The intro to the story, in case you don’t have access to the New York Times, reads: “Government exercises, including one last year, made clear that the U.S. was not ready for a pandemic like the coronavirus. But little was done.”
When you read the article, to say that “little was done” is something of an understatement. Worse than nothing was done. The program within the U.S. government designed to address pandemics was gutted, in fact.
First, let’s talk about arrogance. I remember standing in front of my television on Sept. 11, 2001, thinking, “You arrogant bastards. How long did you think it would take until this happened to us?” As in U.S.
Terrorism is a fact of life for much of the world. And so are deadly viruses. Ebola has ravaged and killed tens of thousands of people in West Africa. The 2014-16 outbreak alone killed 11,310.
But they weren’t U.S.
My interest in that continent has been lifelong, so I have watched as genocide took place in Rwanda, as we watched. I have wept as Ebola killed half the people it infected going back to 1994, as we watched. Tsk, tsk … and then on to whatever our current diversion was. The Kardashians maybe?
I always thought, “If Ebola were killing white people in the U.S., we’d have a vaccine for it.”
But genocides and terrorists and deadly viruses can’t touch us. Until they do.
Add to the arrogance the mercenary considerations, and you will find there’s no quick money in developing vaccines for viruses that can and do mutate at will. And, well, since we don’t have anything like that because all those things happen somewhere else to people who don’t look like us, why would we risk profits to our shareholders for something that doesn’t feel threatening to U.S.?
Very close to home we have a perfect example. Villa owners are still taking reservations and allowing guests – at least one who has been exposed to the virus – to come in on their private jets, take cabs, rent cars and hire Virgin Islanders to wait on them. It’s all about the money.
And with all the modern-day distractions at our fingertips, we can completely avoid dealing with something that might happen, but not in the next three weeks, so why worry. Why plan? Why spend money for something that’s not in the least bit sexy, when we could be buying back stocks to load our profits or at least appear to increase them even more. And then it does happen to U.S. and we find ourselves on the road to Hell and without a map.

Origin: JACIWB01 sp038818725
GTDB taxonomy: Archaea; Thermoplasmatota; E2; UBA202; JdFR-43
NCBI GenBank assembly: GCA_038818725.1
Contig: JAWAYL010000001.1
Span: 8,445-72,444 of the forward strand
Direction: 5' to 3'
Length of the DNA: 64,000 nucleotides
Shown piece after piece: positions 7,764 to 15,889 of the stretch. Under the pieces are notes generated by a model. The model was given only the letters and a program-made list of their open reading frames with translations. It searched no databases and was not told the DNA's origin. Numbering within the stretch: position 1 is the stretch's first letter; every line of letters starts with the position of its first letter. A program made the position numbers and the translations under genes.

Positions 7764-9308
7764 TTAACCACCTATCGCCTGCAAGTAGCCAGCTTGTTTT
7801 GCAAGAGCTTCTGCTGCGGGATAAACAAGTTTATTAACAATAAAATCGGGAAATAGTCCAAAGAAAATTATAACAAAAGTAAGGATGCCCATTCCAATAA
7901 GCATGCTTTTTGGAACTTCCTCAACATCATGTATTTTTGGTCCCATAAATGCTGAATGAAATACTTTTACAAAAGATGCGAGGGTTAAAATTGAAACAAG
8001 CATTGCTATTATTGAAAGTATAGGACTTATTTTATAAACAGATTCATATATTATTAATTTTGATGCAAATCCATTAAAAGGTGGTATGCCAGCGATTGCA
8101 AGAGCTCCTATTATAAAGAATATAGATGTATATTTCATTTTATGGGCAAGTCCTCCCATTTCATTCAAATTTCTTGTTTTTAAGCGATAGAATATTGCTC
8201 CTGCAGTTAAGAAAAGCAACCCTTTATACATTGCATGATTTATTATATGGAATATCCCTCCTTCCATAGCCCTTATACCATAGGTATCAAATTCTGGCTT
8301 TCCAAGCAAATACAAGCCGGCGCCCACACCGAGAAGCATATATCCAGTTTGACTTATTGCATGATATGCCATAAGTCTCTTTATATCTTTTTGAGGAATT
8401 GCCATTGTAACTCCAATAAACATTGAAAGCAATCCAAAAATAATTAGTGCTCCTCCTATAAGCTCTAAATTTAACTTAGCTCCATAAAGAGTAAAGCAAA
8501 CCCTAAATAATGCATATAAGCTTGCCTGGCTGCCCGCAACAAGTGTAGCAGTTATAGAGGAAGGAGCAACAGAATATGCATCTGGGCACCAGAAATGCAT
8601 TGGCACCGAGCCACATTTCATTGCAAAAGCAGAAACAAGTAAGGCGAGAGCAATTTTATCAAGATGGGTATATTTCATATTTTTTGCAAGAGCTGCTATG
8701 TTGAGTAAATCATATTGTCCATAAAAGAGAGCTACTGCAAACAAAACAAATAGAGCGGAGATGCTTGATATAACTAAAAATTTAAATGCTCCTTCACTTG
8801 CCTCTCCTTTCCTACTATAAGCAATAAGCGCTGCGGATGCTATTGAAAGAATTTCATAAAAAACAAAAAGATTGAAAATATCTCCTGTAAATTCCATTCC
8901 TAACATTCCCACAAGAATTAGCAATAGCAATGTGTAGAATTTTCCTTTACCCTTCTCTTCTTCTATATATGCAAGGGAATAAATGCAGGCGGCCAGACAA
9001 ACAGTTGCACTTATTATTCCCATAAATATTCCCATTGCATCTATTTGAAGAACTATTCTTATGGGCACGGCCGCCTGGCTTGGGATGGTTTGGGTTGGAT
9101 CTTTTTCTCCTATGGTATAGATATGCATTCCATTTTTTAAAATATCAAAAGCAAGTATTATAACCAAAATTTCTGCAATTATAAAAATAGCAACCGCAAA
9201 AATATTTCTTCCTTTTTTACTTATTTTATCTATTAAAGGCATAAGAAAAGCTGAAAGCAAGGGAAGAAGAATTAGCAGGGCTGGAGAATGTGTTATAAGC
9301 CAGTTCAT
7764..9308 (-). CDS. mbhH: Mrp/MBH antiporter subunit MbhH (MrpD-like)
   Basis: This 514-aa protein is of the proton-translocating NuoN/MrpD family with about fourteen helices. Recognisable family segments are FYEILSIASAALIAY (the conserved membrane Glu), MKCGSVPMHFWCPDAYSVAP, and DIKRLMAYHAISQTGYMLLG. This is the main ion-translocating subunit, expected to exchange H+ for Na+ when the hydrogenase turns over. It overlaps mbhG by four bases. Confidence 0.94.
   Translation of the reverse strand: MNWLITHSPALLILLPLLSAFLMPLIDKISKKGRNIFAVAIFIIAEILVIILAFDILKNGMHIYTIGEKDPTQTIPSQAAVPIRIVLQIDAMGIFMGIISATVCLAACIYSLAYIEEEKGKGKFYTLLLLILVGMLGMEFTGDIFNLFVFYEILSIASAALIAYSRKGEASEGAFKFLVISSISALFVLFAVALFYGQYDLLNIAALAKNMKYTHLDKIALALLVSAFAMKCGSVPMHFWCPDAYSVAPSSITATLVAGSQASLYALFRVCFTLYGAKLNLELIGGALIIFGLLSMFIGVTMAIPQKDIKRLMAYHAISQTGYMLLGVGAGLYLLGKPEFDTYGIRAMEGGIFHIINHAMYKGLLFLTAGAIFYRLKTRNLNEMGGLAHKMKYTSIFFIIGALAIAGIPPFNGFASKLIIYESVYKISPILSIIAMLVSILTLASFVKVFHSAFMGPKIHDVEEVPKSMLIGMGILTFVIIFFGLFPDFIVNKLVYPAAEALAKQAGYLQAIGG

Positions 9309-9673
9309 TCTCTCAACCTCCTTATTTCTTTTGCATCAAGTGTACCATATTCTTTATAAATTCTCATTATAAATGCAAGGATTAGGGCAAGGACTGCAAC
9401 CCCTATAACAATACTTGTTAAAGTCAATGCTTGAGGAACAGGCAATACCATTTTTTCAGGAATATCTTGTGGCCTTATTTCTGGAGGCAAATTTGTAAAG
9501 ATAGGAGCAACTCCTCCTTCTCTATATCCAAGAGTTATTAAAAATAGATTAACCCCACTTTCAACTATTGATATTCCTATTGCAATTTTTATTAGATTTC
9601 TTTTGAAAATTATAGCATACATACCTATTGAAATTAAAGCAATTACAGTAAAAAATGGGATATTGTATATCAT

The road out of Hell, on the other hand, is paved with compassion, caring and common sense. And all you have to do is turn around and retrace your ill-advised steps to make your way out.
Start with a good, sound reality check. Not to make yourself feel guilty or bad. Just to get a perspective.
While we are still reeling from the idea that we cannot eat out or go to parties for a while, the people who are losing their loved ones and cannot hold funerals for them are undoubtedly reeling with unimaginable grief. Children of the oppressed are out of school and luck when it comes to ever catching up since they don’t have a hot meal much less a computer and internet connection with which to “attend” classes. I am talking about here in the Virgin Islands, by the way.
Notably absent from mainstream media reports are stories about the massive migration of people all over the world who are already homeless and country-less thanks to the effects of climate change. Crammed into refugee camps, how long before they are overwhelmed by the virus? And what about our own homeless population? How do you home shelter when you don’t have a home or a shelter? Where do you wash your hands?
In “Conversations With God,” author Neale Donald Walsch says, regarding generosity, “Go with your first instinct.” Like when you see a homeless person, he says, and your first thought is to give her $10 … then you think, well, maybe that’s too much. I’ll give her $5. Well, she’ll just buy drugs with it. I’ll give her $1. Then you get down to, why should I give her anything, she’s just a drug addict who doesn’t want to work.
Give her the $10 for God’s sake. That first instinct is your Godself.
So, there’s the compassion and caring opportunities. Now for the common sense.
“The most important lesson is that the virus can be contained if people are responsible and adhere to certain simple principles,” said Dr. Christopher Willis, a physician in Singapore. “Stay calm. For most people it’s like the common cold.”
In his last three press conferences Gov. Albert Bryan Jr. has very nearly begged convenience store owners to stop people from congregating in front of their establishments. It is safe to assume that since he keeps asking, at least some proprietors have not done so – or the idiots yucking it up out front have defied the requests.
And then there are the Virgin Islanders who I have heard firsthand say, “We don’t have it.”
I have no idea what the hell they mean by that. They don’t have it? Our islands don’t have it? Huh?
We do have it. Right now we are holding our own at 17 cases – while we await test results on 30 more – but only a fool would think that will continue.
In all my decades of living here I have observed something: We are always either two weeks behind, or two weeks ahead of the mainland.
We are merely a microcosm of the rest of the country, if not the world. We are not exempt. But we are a loving, close-knit community that has always stepped up to the plate to help each other.
God, how I hope this never-before-seen crisis will not be the exception.